Clyde Smith, Regional IPM Agent, Jackson County, Fla.: "We got a big chunk of rain with that last front. In part of the county, it rained 2 to 3 inches, but in areas on the west and north sides, amounts ran 7 inches or more in places. But all that is rapidly drying out. A lot of ground has gotten worked up, and people are trying to catch up as quickly as possible. But as the forecast looks right now, we only have slight chances for rain over the next 2 weeks. So, what’s not still sopping wet from the last rain is probably on the verge of getting too dry. We’re 40% to 50% finished with cotton planting, basically a week behind, with that being due to delays that the rain caused. I’ve seen some spray rigs in the field, and I imagine they’re treating thrips in our oldest cotton. Peanut planting is just now going good."

Rome Ethredge, Seminole County, Georgia, Extension Coordinator: "We got 5 inches of rain last Monday evening (5/3), with only scattered showers since then. We do have good deep moisture, but the top is drying out. A lot of planting is going on, both cotton and peanuts. Some spots in the field are still too wet, which create a bit of a problem, but people are still planting where they can, and a lot of cotton and peanuts are coming up, too. We’ve had a little problem on some dryland fields with cotton not coming up after the rain, but emergence looks good in irrigated fields. We’ve seen some herbicide injury, I guess from splashing, but nothing real bad."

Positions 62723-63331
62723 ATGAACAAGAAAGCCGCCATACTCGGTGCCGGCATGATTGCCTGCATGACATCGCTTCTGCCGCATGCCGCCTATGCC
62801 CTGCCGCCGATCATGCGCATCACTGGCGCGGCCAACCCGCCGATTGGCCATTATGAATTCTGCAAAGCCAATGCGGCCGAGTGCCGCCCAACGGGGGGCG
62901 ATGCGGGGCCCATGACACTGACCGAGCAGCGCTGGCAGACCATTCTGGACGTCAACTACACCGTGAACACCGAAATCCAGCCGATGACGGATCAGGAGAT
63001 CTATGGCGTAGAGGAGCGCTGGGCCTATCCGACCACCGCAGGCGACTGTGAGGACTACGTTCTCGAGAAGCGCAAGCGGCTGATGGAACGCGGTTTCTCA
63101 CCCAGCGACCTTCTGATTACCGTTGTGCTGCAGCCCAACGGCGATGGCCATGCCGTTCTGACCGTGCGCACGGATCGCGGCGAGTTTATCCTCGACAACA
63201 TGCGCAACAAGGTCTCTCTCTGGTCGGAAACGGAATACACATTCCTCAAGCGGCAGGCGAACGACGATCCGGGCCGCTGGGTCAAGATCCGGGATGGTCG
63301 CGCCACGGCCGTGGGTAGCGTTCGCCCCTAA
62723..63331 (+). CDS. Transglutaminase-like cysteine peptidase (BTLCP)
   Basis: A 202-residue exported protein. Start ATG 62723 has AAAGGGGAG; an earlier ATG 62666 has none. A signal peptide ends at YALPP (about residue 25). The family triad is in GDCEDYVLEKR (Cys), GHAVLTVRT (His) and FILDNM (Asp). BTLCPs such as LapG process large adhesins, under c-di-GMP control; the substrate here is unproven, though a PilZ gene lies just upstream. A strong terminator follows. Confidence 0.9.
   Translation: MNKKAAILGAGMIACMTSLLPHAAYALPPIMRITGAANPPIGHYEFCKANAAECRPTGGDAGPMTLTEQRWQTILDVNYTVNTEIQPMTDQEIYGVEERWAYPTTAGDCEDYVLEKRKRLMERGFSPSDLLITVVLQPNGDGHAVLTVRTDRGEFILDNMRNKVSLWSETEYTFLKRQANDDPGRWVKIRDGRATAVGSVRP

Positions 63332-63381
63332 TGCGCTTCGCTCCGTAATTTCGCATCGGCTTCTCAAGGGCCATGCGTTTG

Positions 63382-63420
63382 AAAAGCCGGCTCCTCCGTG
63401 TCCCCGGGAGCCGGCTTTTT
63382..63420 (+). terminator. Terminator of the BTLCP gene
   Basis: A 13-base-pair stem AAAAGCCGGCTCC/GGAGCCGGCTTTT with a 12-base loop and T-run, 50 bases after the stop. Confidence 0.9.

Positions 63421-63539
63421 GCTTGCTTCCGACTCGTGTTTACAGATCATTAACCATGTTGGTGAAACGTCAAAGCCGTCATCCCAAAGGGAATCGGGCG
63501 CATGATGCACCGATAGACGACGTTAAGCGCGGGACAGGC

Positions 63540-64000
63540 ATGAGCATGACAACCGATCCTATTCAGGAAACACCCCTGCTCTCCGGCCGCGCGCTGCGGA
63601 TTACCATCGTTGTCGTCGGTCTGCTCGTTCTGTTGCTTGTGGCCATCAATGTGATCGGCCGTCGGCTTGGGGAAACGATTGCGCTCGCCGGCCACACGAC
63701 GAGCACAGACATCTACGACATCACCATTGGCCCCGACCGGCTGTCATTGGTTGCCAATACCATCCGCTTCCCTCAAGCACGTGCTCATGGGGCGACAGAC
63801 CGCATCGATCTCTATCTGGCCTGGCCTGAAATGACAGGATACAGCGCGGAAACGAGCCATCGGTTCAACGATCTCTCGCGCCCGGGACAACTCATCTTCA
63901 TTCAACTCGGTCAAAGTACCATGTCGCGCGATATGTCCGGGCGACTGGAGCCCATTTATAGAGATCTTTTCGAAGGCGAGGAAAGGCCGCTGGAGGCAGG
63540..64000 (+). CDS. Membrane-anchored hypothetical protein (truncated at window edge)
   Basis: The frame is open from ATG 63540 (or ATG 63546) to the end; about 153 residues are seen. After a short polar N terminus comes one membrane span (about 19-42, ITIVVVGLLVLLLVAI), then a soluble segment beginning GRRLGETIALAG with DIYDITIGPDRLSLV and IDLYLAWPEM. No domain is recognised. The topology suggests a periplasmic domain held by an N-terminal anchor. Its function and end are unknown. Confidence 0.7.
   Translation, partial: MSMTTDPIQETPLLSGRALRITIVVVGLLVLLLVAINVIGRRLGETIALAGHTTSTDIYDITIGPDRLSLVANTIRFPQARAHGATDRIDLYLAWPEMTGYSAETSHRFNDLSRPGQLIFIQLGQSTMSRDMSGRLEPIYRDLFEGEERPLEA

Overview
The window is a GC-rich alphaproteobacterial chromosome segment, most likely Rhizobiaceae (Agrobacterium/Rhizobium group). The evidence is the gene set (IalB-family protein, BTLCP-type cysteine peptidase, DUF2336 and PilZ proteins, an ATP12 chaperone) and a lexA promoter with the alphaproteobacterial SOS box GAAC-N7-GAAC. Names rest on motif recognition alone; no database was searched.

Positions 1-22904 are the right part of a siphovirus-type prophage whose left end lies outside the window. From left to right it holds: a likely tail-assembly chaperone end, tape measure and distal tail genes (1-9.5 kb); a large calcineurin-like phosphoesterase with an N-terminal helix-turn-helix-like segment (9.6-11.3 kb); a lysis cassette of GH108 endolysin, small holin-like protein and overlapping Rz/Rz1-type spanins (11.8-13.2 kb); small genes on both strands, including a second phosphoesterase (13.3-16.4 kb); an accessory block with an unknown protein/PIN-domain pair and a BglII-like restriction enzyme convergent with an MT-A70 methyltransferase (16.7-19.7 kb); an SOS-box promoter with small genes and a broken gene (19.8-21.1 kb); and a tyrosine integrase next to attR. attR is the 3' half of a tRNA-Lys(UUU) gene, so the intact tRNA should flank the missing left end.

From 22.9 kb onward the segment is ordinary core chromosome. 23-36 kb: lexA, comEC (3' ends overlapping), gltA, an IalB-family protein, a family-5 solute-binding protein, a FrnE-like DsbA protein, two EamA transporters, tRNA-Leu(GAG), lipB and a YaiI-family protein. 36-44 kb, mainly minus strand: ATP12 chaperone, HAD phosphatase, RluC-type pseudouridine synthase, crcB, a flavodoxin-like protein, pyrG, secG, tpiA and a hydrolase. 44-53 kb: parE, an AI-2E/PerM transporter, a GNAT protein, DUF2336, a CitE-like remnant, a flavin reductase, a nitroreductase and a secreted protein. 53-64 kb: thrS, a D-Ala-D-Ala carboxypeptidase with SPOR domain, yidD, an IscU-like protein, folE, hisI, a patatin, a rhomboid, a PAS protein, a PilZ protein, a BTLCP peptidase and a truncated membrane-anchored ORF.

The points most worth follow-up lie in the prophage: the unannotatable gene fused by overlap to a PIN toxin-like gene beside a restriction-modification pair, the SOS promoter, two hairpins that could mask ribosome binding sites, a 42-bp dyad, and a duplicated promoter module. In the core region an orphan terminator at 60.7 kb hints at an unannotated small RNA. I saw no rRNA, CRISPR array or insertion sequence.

Charlie Burmester, Extension Cotton Agronomist, Belle Mina, Ala.: "We’re getting rain right now (5/10) and can use it. Things hadn’t gotten desperate, but you never turn down rain this time of the year. We getting maybe a half inch today. Some cotton was planted earlier, but a lot of people started last Wednesday and kept going into Saturday. A little cotton is up. With these cooler temperatures, it’s kind of sitting there in the cotyledon stage. I haven’t heard of any thrips, and nobody is spraying."

Ames Herbert, Virginia Extension Entomologist: "We’re probably in a worst-case scenario. Conditions are dry, with plenty of wind. We’ve actually had some hot periods, with highs in the upper 80s and low 90s. But we’ve also had a couple nights with lows into the 40s. Lack of rain has brought cotton planting to a halt. And these cold, dry conditions are perfect for thrips. Some rain is in the forecast for tonight (5/11) and tomorrow, but I’ll believe it when I see it. Cotton planted the week before last is up and doing fairly well, getting into its first true leaf. Cotton planted last week, though, was a week drier and isn’t doing well.